When I was young, Parkersburg was to me one of two options when it was time for back-to-school or Christmas shopping. My family lived in Paden City - on the Tyler County side of the line, mind you - and shopping trips meant driving an hour, either north or south. Once in a while, my awareness of the Parkersburg/Vienna area would expand to a shoe store that was one of the few places my mother could find anything to fit her narrow feet. I don't remember the name of the store, but I remember spending what seemed like days rolling and whining on their carpeted benches, unable to understand why anyone would take THAT long to buy a pair of shoes. (I have been paid back in full, as it now takes me longer than it ever took my mother to find shoes.)
Then, when I was 13 years old, my family moved above the Mason-Dixon line. Until that winter, I had no idea I had an accent. But when a new friend of mine rolled over laughing at the way I pronounced "Come on down," while sledding, I learned the truth. Everyone could tell I wasn't from around there.
In the ensuing years, my accent became a soup of a little Tyler, a little Wetzel, some Ohio County and a pinch of Pittsburgh. Then came a little Trumbull County and Belmont County, Ohio. By the time I began work on a copy desk in New York City, coworkers would say "Oh, you're from West Virginia? Huh. You don't really sound like you're from anywhere."
But the West Virginia pennant I kept on my desk, combined with a photo from Holly River as my computer's wallpaper, reminded them. In fact, despite my apparent lack of an accent, one cranky old boss declared he was unable to understand a televised news conference from Kentucky, and that he needed me to "interpret" for him. I was happy to oblige.
Now I find myself again in a place where the music on the radio rhymes "Hank" with "drink," where carbonated beverages are more often "pop" than "soda," and where no one ever says they are standing "on line" at the grocery store. They are "in line," as God intended.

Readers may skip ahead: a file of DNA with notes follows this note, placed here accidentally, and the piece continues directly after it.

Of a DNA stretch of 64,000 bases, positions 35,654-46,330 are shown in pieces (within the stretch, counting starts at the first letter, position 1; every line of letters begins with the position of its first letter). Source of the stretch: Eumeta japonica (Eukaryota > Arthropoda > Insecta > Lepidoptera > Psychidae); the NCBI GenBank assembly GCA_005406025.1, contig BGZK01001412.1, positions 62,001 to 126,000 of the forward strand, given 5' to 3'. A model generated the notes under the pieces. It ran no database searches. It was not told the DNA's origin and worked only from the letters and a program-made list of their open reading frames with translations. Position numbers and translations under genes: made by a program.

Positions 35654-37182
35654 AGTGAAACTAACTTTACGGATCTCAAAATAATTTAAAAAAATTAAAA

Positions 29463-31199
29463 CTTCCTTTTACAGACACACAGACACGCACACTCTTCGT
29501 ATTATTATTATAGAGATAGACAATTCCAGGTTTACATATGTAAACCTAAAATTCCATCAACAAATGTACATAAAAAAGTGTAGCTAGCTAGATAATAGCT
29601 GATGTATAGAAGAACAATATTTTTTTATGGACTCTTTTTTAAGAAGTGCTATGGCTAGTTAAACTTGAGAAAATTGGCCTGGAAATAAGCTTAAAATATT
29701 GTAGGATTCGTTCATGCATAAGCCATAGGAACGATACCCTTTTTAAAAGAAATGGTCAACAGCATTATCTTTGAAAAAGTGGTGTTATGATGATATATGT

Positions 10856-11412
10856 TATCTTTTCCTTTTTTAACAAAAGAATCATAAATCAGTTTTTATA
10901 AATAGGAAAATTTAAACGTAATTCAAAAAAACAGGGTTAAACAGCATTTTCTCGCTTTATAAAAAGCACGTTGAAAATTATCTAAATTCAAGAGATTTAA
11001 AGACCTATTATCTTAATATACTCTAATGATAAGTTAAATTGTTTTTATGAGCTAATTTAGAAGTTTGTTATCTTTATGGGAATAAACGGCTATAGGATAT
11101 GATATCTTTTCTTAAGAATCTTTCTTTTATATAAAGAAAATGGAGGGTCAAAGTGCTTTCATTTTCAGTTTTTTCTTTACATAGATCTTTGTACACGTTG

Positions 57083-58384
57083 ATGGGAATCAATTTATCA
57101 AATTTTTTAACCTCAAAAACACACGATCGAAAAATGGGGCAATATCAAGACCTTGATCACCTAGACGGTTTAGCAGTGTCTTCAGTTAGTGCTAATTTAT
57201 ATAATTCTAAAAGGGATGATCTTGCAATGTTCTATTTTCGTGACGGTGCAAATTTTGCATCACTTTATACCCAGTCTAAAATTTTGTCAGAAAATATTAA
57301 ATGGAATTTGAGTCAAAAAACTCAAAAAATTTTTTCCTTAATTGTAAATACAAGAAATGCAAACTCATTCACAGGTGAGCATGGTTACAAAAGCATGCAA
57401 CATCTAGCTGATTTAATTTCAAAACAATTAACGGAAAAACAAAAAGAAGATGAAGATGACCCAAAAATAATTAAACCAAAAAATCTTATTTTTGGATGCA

I am home. Even better, I am back in the state I love, and working in a real newsroom - the kind in which reporters are more interested in the workings of a local school board than in the workings of the Board of Trade.
I will go through another round of finding out what it means to be from around here, and I am very much looking forward to it. (Though I'm glad no one was in the car with me the other day when I tried to figure out how to get going east again on Route 50.) And I won't be disappointed if someday I'm visiting another part of the country and they can tell I came from the Mid-Ohio Valley.
And speaking of shoes, I have quite a pair to fill as I try to step in to the newsroom Jim Smith helped build. In fact, I'm not sure it would be possible. I have a feeling I'll be better off bringing my own, and using them to walk around making discoveries and connections. I hope to meet you all along the way, and that the relationship between this newspaper and my new community will be as strong as ever.
I would not have made it in to my first day in the office Monday, had it not been for a gentleman named Chris and the rest of the crew working to clear the entrance road and parking lots around my new place. These poor guys had to convince me to quit attempting to drive after I slid backward a good way down the road and they had to push the front end of the car to get me straightened up. They assured me they would get the road cleared out and take care of everything if I would only go wait for them to do their jobs. Despite their best efforts, however, there was still a slick spot JUST at the crest of the hill. I nearly conceded defeat until I looked in my rearview mirror and saw Chris running up the hill to give the car a push. While I cheered upon making it out onto the main road (with his considerable effort), I'm sure he was thinking "good riddance." But I was more grateful than my thanks at the time could convey.
Thank goodness for folks who are willing to do hard work and help other people. It was another reminder that I have landed in a pretty wonderful place.
EDITOR'S NOTE: Christina Myer is executive editor of The Parkersburg News and Sentinel. She may be reached at firstname.lastname@example.org.